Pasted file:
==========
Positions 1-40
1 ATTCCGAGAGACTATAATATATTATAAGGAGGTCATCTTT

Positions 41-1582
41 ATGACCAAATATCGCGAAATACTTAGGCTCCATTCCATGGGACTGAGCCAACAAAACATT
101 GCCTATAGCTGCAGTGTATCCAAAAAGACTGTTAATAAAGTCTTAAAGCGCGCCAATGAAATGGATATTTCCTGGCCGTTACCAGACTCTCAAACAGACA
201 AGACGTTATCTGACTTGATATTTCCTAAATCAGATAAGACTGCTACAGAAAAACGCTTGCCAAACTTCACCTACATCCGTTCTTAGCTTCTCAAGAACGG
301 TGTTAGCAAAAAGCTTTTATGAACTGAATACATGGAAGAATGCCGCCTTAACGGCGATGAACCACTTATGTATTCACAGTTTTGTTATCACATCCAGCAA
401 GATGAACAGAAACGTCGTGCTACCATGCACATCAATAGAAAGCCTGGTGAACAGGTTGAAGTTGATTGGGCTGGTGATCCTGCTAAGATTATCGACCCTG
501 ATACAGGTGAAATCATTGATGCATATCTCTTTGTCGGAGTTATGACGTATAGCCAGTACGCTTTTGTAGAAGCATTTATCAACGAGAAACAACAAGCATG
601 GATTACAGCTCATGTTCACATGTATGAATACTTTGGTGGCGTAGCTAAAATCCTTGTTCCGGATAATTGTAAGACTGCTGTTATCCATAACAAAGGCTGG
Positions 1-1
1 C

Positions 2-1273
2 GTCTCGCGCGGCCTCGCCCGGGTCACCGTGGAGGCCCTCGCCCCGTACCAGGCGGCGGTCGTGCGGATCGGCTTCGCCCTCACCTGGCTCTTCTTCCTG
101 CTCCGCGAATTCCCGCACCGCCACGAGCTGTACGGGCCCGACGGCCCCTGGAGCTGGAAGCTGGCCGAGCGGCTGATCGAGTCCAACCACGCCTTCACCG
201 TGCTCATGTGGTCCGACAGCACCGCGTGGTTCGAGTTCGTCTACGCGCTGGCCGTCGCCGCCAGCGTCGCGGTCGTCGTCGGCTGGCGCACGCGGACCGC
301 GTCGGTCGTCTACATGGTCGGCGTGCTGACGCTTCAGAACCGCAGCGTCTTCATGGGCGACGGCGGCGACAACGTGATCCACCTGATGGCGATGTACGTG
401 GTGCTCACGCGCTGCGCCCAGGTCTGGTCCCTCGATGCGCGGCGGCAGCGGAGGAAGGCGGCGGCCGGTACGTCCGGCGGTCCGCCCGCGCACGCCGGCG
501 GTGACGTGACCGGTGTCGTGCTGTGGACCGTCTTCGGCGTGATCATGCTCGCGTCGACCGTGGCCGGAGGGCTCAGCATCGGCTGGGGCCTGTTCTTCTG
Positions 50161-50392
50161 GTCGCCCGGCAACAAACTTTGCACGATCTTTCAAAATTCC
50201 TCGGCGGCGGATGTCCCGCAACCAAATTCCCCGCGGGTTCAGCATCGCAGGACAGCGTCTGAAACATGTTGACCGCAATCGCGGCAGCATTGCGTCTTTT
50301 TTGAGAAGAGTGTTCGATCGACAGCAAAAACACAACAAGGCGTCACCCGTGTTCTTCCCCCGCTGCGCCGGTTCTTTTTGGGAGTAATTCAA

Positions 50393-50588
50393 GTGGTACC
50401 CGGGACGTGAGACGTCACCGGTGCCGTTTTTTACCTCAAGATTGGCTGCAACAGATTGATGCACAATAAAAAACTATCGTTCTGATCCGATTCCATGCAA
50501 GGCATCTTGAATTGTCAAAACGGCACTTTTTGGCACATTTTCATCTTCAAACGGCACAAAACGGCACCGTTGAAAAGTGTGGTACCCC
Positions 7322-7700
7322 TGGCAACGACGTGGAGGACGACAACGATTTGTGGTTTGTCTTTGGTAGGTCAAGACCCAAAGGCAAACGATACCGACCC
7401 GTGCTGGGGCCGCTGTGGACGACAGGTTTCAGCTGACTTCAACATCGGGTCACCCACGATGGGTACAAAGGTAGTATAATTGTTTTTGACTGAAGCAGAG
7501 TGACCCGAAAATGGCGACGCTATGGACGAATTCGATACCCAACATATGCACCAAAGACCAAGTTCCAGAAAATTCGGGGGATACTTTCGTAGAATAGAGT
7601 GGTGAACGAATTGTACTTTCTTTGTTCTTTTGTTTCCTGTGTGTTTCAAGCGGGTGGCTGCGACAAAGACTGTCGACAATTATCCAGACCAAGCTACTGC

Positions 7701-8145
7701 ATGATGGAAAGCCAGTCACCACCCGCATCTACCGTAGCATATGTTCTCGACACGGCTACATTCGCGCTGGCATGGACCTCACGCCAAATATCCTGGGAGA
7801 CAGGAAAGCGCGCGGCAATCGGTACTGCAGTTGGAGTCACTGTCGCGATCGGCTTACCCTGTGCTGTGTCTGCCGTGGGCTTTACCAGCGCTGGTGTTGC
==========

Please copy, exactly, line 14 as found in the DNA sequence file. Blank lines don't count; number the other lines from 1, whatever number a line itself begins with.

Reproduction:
2 GTCTCGCGCGGCCTCGCCCGGGTCACCGTGGAGGCCCTCGCCCCGTACCAGGCGGCGGTCGTGCGGATCGGCTTCGCCCTCACCTGGCTCTTCTTCCTG